Many people today assume automatically that technology is progress. Still, thereis some criticism of this view in America, partially because of 20th centurywars and arms races. Marx visited China in 1984, and it seemed as though theChinese were incredibly optimistic about western technology, and had littlesense any problems that technology might create. Where did this idea oftechnology as progress come from, and where do the roots of distrust oftechnology come from? Early Americans like Ben Franklin saw technology as ameans to achieving social and political liberation for the masses; it was partof the revolt from authoritarianism.
If some technology, especially the factorysystem, would jeopardize these social and political goals, then that thing isn’tworth its price in quality of life and should be rejected. As America becamemore industrialized, the new industrialists who had both money and power came tosee the technology which they helped produce as an end in itself, or as a meansto more purely economic ends. The used phrases like “manifest destiny”and “the conquest of nature” to help justify the increasing forces oftechnology, even at the cost of the environment or Native Americans, all in thename of “civilization. ” Technological advancement is seen asadvancement, period, regardless of what social and political changes it mightbring. There was a great deal of optimism that if we continue to make scientificinnovations, the rest–quality of life, and social and political ideals–willtake care of itself automatically. The “technocratic” ideal, whichsees everything as parts of the machine, began to take control, and humanitariangoals like justice, freedom, and self-fulfillment became secondary.Order now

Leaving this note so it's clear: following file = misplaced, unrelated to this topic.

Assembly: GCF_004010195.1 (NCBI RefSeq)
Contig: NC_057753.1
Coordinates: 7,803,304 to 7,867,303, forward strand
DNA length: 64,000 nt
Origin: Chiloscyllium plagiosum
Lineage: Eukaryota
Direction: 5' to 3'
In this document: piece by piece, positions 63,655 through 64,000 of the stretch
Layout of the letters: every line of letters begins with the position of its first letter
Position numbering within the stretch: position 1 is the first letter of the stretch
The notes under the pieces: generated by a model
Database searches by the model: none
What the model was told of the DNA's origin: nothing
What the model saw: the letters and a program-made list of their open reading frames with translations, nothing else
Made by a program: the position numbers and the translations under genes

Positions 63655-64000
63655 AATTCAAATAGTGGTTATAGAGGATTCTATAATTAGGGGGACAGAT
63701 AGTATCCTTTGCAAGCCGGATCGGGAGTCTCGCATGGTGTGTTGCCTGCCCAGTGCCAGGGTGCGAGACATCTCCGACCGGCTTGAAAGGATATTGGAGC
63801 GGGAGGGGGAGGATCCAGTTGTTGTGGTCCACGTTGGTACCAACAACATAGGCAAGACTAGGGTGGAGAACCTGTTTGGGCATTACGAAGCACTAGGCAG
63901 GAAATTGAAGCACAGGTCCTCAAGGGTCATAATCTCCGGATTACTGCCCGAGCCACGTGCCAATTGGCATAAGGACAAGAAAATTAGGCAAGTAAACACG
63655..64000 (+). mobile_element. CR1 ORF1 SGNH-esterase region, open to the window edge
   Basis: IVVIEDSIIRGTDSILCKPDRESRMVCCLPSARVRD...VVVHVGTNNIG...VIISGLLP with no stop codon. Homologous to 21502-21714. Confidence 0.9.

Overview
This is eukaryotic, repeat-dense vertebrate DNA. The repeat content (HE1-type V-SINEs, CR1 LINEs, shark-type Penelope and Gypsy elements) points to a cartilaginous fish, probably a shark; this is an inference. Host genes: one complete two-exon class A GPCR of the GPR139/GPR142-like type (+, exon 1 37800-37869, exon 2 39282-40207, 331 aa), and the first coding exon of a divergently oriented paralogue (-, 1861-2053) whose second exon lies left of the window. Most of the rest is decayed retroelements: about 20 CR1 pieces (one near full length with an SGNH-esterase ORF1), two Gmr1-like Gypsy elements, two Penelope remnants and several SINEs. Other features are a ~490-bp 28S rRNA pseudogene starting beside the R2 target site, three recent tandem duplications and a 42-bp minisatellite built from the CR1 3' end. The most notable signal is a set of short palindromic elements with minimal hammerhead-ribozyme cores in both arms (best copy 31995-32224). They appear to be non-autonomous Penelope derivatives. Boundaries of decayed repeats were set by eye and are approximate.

Technologywas accepted unquestioningly, and efficiency and scientific progress were themain goals. This is the stage that the Chinese seem to be at, says Marx. However, there was some backlash from the technocratic view. Emerson, Thoreau,and others questioned whether we were remaking America for the better, andwhether we were beginning to almost worship technology. They questioned whethernew inventions were “improved means to unimproved ends” (p. 12), andwhether we’re becoming “the tools of our tools” (p.
12). However, itwas hard to take this too seriously when rapid improvements were being made inthe material conditions of life. Today, as we’re becoming aware of some of theunintended effects of technology, many people are starting to wonder iftechnology is always a good thing. Is technology better used as a tool forsocial and political progress, or is it instead an end in itself? Moreover, cantechnology cure all of our social and political problems (for example, SDI)? Theearly notion of progress which saw technology as a mere means to more importantends provided natural limits, and a way of assessing particular pieces oftechnology.
If, however, we view technology as an end in itself, we’re not ledto ever question its value or place any limits on it. Marx thinks we need toconsider what we want our technologies to accomplish. Does technology meanprogress? Progress toward what, Marx asks. What are our goals? When we answerthat question, we can see that technology does not automatically mean progresstoward those goalsPhilosophy